Never mind.

WillStarr from Phoenix, Arizona on August 09, 2012:

Every source says it's a four stroke. That's why I asked if you had a source that says it's a two stroke. Apparently, you made that decision yourself.

osreinstall on August 09, 2012:


Since no HTML is allowed highlight this and copy & past and put period html on the end and period for -dot-. I don't know why I have to do your work for you. A simple search like, Honda 100cc India works for me in duckduckgo.

Take a real good look at that motor with the exhaust exiting that low on the cylinder and the simple cylinder head.

Honda quit making the cb100 40 years ago.


Then search for cb100.

A 4 cycle 100cc would be under powered for a quick trip on the thruway to the next exit ramp. Go to Suzuki-dot-com and look up the 250cc road bike 4 cycle single. Gets 80 mpg. Around $3700.

You guys may laugh at those muscle bikes hitting something, but I would rather not be hit in the backside by an earth moving device because my bike was too slow. I can always choose not to go fast on the wrist rocket. I also don't want my knees up near my shoulders.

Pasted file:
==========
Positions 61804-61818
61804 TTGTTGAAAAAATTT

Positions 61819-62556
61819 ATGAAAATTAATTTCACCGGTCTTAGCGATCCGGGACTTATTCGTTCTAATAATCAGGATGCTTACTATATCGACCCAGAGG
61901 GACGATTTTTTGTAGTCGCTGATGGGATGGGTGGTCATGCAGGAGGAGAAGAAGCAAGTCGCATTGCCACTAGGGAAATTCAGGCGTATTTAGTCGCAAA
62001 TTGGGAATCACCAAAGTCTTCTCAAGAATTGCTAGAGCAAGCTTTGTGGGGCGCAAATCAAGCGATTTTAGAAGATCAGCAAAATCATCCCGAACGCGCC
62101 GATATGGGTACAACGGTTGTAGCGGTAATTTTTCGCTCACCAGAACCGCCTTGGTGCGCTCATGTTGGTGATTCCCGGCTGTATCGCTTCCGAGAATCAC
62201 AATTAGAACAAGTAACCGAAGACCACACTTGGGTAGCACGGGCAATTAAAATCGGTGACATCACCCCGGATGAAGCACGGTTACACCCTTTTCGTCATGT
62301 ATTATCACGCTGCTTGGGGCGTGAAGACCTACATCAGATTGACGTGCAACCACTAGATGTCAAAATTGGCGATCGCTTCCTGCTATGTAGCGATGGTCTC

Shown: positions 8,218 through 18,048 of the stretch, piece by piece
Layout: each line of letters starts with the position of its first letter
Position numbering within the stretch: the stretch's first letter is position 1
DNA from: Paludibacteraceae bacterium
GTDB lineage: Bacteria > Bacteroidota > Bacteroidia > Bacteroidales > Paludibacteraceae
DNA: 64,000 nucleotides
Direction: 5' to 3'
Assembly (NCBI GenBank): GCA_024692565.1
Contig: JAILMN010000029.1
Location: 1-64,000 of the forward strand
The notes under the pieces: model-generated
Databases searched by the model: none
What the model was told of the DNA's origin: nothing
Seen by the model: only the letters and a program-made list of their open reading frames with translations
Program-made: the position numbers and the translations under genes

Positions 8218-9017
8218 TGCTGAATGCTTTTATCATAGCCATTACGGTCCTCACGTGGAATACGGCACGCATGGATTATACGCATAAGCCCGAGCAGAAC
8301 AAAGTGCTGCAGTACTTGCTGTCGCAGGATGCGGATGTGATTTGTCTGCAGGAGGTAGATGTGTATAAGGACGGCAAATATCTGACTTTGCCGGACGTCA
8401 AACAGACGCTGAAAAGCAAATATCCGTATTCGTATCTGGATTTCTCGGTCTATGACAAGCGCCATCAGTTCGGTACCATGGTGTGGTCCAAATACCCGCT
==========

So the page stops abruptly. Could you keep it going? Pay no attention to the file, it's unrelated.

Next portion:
WillStarr from Phoenix, Arizona on August 07, 2012:

"The Honda 100cc bike in India is a 2 cycle engine with a carburetor that is crankcase pumped."

Do you have a link to that info? The only Honda 100cc bikes I'm aware of are all 4 cycle.

osreinstall on August 07, 2012:

Yes there is a good excuse. The Honda 100cc bike in India is a 2 cycle engine with a carburetor that is crankcase pumped. You would have to use DFI, (direct fuel injected) like Bombardier of Canada uses to meet EPA laws. Honda also vowed never to sell another 2 cycle engine to the 1st world market. Also this would drive up costs quite a bit, probably another $1000 and the EPA would tighten up it's rules again. Also if there was a demand for 100cc 4 strokes, Honda would build them. Another thing, there was razor thin profits in the UJM (Universal Japanese Motorcycle). It's a bygone era. People already voted with their wallet.

WillStarr from Phoenix, Arizona on August 02, 2012:

I remember the Honda 50's/70'/90's tooling around Arizona streets years ago, and I had a 200cc Triumph, but nothing like that is for sale in the US anymore. I suspect it is out of fear of lawsuits.

I wonder if one can be ordered.

steve burkett on July 14, 2012: